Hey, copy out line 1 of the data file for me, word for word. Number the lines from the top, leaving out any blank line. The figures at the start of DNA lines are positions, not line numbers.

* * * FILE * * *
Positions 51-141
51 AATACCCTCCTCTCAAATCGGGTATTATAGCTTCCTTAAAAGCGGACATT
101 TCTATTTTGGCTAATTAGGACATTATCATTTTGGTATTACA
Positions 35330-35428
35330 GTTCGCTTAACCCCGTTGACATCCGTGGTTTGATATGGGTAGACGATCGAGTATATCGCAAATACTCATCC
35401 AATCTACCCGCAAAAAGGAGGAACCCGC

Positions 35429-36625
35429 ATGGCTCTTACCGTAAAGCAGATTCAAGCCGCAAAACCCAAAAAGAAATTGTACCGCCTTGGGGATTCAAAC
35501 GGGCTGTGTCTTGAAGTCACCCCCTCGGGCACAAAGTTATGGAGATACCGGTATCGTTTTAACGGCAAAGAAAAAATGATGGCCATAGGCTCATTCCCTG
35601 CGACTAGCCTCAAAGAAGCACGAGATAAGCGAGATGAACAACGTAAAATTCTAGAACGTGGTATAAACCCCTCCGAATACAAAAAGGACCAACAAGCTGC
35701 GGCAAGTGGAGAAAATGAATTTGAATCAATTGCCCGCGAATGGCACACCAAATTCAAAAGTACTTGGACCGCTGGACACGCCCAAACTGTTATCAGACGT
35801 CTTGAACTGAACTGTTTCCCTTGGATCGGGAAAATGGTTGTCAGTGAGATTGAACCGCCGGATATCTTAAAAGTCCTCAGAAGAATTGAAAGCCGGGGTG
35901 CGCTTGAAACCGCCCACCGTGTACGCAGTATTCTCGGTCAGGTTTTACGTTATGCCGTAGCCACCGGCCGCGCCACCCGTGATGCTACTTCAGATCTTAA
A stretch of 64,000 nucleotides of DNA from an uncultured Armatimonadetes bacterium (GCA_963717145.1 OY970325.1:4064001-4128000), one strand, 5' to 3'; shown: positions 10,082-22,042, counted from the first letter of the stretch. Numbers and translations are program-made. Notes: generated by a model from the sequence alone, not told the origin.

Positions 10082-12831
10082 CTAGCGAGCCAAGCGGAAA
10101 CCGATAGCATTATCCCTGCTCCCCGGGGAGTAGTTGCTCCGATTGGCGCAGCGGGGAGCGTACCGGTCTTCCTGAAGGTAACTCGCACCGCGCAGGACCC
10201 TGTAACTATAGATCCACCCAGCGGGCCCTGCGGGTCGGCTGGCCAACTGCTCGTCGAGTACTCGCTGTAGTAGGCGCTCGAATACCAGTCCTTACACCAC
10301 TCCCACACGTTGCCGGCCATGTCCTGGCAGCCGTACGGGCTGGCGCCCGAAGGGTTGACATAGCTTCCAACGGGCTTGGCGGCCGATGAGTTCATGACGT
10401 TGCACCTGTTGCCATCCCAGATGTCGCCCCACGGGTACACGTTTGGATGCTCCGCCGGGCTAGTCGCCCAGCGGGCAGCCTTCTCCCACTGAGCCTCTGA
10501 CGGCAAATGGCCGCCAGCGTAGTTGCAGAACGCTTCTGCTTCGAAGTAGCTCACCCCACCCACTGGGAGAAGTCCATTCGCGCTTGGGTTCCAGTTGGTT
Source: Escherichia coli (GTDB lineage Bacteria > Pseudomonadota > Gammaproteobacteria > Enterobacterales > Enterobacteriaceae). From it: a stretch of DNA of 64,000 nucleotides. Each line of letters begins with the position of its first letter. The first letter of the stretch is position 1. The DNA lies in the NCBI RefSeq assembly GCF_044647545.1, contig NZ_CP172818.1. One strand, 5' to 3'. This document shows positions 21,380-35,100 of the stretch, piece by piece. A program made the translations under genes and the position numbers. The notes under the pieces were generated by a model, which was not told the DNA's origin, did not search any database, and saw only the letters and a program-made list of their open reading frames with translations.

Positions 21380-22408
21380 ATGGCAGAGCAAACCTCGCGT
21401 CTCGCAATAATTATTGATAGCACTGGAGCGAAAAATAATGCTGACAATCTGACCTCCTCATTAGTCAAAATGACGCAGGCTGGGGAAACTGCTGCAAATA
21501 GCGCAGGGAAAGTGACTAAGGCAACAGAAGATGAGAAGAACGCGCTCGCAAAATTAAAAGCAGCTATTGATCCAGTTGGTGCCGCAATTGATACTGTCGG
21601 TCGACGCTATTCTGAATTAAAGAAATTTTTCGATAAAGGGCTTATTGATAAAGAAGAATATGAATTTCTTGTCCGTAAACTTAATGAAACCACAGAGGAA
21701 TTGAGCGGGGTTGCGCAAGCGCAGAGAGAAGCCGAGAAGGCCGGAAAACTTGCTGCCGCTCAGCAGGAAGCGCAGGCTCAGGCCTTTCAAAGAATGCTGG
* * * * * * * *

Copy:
Positions 51-141